PRESS PASS

Students spar things up

THE TAEKWONDO CLUB DEMONSTRATED some of the martial art by sparring at the NRB event.

As someone who has done Tang Soo Do karate for the past 13 years of his life, I’m not certain what I expected to see when I walked into RPI’s martial arts clubs in the Armory. The first thing I saw, and should have expected to see, was the freshmen going through a warmup.

From 9 am until 5 pm, these students were shown demonstrations from each of the martial arts clubs at RPI, including the Taekwondo Club, the Kung Fu Club, and the Kendo Club. These demonstrations were strategically planned at 10:30 am, 1:30 pm, and 3 pm in order to give the new students time to rest, as martial arts can be physically taxing, especially since the event lasted almost eight hours.

The demonstrations also served two other purposes: to showcase each style and to describe how sparring with these different styles works. For example, Liam Wingert ’15, president of the Taekwondo Club, explained the rules and point system of Taekwondo fighting. Points are earned for hits to the body and head. A clean blow to the body, with your hands or feet, earns you a single point. A combination of techniques or a spinning kick to the body earns you two points. Three points are earned for a standard kick to the head, while a spinning kick to the head earns you four points. The goal is to get more points than your opponent.

There are, however, some things you can’t do. You cannot kick below the belt, punch to the face, or leave the designated ring area. Each of these will earn you a reduction in points, generally losing you half of your points. After explaining all of this, Wingert acted as the center judge for a sparring match between two of the black belts from the club. They did not seem to keep points, or perhaps the judges were keeping them mentally.

The students seemed eager to begin sparring themselves. In fact, the first thing Adrian Collado ’19 asked me was when they were going to get the chance to spar themselves, not knowing I wasn’t actually there for the event. When I asked him why he chose this event, Collado stated that “martial arts are really good for keeping you in shape and keeping you mentally disciplined.” I completely agree with both of those statements, after 13 years of martial arts myself. Collado mentioned that he had been doing Sho Do Kan for several years, which encouraged him to see the RPI martial arts clubs for himself, and he seems eager to join one of them.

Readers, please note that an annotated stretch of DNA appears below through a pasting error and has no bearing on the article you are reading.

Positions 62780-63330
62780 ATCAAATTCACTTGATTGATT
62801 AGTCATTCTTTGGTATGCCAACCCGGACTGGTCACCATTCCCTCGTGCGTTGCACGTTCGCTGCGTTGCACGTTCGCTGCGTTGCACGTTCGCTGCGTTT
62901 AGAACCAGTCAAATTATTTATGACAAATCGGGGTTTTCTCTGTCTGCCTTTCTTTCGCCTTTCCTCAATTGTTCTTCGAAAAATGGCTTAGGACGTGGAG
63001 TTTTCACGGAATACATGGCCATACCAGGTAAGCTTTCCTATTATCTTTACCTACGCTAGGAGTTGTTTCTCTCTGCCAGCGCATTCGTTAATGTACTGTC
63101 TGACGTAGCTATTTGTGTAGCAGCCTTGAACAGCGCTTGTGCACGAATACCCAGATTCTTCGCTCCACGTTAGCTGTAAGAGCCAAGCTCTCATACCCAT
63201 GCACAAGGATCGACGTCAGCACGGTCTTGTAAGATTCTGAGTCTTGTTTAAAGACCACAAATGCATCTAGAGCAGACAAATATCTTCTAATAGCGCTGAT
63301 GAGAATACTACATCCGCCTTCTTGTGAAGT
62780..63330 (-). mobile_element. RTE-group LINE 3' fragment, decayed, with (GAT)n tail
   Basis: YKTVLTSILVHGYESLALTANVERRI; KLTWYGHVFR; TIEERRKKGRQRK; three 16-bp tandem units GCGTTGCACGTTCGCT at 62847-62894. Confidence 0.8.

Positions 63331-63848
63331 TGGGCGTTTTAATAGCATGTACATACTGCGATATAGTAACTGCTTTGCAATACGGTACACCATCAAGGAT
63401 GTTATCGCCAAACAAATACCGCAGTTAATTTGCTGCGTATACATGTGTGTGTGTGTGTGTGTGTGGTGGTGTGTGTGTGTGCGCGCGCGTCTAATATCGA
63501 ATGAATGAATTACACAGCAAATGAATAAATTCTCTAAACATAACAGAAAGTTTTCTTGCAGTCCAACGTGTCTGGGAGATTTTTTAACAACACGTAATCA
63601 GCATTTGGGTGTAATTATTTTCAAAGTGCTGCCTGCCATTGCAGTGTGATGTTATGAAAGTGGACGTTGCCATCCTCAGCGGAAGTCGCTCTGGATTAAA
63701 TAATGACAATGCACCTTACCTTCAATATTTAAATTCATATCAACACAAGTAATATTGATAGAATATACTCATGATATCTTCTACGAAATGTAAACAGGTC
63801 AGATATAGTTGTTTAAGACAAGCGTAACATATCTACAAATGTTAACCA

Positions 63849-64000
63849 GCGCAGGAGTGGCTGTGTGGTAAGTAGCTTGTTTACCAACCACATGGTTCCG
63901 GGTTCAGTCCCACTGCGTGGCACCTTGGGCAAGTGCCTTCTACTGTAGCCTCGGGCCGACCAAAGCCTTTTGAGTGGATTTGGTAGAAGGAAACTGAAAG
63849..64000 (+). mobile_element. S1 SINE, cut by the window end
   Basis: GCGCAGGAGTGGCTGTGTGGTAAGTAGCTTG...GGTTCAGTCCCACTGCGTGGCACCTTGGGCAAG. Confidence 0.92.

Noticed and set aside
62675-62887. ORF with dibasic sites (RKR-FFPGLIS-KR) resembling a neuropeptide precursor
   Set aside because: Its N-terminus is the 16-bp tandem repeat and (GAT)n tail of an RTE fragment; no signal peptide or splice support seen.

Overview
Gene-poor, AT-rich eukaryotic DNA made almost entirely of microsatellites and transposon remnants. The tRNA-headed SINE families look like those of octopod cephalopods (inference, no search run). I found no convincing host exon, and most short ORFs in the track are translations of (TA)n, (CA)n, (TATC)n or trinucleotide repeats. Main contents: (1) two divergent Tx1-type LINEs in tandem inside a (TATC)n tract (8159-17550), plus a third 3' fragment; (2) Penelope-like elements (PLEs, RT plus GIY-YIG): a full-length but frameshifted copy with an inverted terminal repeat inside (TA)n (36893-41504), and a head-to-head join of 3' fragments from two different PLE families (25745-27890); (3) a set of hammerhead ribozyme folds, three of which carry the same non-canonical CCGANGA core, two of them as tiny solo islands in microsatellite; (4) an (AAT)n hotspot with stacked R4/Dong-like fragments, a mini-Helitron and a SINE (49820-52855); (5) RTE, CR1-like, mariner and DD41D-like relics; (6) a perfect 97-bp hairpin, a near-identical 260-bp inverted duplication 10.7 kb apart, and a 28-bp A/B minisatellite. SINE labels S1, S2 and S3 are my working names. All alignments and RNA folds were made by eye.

Each martial arts club has a different emphasis, with Taekwondo displaying the sport-like aspect, Kendo displaying the weapons aspect, and Kung Fu displaying the physical fitness and mental training aspect. There’s something for anybody who is interested in the martial arts, whether experienced or not. Each of these groups strives to teach the ways of its martial art, and help to keep the students in top physical shape. Martial arts is for almost anybody, whether you want to stay in shape, become mentally disciplined, or just want to learn some way to defend yourself from danger.

If you’re looking for something new, try giving either the Taekwondo, Kendo, Kung Fu, or even all of these clubs a try! Visit their respective websites: Taekwondo: http://tkd.union.rpi.edu, Kendo: http://kendon.union.rpi.edu, and Kung Fu: http://kungfu.union.rpi.edu.

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